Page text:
Maan al Sanea, the billionaire owner of the Saudi conglomerate Saad Group, lowered his stake in Samba Financial Group by at least 2.8 percentage points on Wednesday. After the close of the Saudi stock market, where Samba is listed, Mr al Sanea's name no longer appeared on a roster of investors owning 5 per cent or more of the Saudi lender. Before the close, Mr al Sanea had owned 7.8 per cent. That stake was valued at 3.25 billion Saudi riyals (Dh3.18bn) based on the previous day's close of trading, according to Bloomberg data.
The reduction follows similar moves by Mr al Sanea and the Saad Group as they negotiate with creditors to restructure debt. Mr al Sanea sold part of a stake in Berkeley Group, a major British home builder, and 3i Infrastructure, an investment firm, after Saad Group began to default on financial obligations in April and May. Mr al Sanea's trimming of his Samba stake also came after an unsourced report on Wednesday on Al Arabiya saying Saad Group had agreed to repay Saudi lenders.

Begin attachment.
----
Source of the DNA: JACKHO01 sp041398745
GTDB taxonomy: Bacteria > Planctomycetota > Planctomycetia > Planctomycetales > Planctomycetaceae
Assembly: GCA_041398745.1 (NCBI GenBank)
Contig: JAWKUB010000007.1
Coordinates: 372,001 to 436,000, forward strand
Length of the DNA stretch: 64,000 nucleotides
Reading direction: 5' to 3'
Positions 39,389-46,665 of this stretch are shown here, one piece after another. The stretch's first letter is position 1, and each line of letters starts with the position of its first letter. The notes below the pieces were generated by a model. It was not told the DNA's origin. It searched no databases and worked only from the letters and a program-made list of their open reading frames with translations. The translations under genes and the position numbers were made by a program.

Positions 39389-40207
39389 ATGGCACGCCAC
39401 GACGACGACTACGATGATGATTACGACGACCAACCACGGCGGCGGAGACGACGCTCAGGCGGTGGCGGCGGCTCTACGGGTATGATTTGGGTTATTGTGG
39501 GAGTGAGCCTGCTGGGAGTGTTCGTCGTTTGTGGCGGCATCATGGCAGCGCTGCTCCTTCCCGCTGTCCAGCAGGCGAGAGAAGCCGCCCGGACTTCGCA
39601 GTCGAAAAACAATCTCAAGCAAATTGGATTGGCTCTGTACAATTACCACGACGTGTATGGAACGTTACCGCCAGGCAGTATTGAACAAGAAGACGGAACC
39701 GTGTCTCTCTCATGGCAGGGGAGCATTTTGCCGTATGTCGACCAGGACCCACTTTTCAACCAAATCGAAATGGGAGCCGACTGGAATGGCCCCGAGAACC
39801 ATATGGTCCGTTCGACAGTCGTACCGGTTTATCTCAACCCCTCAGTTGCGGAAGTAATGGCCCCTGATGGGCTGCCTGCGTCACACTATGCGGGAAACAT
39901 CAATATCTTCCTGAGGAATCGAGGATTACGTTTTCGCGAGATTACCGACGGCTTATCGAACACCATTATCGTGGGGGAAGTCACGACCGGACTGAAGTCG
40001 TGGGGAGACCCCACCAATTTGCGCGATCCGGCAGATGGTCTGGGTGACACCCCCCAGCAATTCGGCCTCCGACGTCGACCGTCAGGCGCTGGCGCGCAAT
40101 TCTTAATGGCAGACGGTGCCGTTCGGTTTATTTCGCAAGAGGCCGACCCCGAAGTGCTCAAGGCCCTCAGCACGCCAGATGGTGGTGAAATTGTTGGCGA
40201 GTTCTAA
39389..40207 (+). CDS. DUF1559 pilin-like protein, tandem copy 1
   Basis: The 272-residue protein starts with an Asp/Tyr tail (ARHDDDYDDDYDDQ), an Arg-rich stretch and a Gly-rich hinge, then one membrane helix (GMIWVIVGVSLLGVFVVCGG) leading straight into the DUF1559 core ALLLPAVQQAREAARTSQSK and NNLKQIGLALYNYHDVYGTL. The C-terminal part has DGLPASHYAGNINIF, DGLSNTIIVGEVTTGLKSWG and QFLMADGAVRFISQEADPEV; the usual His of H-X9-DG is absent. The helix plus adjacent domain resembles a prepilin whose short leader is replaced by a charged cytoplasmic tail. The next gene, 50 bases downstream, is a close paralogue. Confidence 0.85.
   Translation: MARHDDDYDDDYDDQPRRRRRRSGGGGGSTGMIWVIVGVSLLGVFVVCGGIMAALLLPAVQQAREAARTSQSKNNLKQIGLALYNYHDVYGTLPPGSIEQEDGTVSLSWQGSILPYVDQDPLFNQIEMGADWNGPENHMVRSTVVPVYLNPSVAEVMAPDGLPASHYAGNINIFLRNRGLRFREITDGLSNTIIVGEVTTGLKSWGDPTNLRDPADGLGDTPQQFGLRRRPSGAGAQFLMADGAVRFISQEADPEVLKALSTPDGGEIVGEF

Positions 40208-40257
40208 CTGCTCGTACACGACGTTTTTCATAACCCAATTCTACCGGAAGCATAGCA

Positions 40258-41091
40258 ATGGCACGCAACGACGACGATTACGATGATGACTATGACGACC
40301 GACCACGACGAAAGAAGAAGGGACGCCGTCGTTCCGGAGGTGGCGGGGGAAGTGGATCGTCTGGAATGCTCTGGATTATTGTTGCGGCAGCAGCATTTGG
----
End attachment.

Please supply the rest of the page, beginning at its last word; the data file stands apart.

On Sunday, Samba said that Saud al Gosaibi, a partner at the Saudi family conglomerate Ahmad Hamad Al Gosaibi and Brothers (AHAB), was no longer its chairman and had left the board. AHAB has sued Mr al Sanea in a New York court, alleging that he masterminded a decades-long fraud of about US$10bn (Dh36.73bn), causing the defaults at Saad and at AHAB. The financial problems at the two conglomerates have sent ripples through the region's banking system, forcing lenders to take massive write-downs and set aside provisions to cushion against defaults. Publicly listed banks in the Gulf booked more than $3bn in provisions during the first half of this year, in part to make allowances for AHAB and Saad defaults.
The defaults, which began in late April, have also resulted in a series of legal claims against the groups. Mashreqbank, a Dubai-based lender, has sued AHAB in New York in connection with defaults on $225m in currency swap transactions. Deutsche Bank and Commerzbank have also sued the firm in New York and London. And earlier this week, Societe Generale, one of France's largest banks, lodged a further complaint in London against a Saad subsidiary. Other cases are pending in the Cayman Islands, where many of Saad's business arms are incorporated.
Altogether, Saad and AHAB are estimated to owe tens of billions of dollars to creditors worldwide, but a precise breakdown of the size and scope of their debts has yet to emerge. Saudi banks alone are thought to be owed about $5bn by the groups. * with Reuters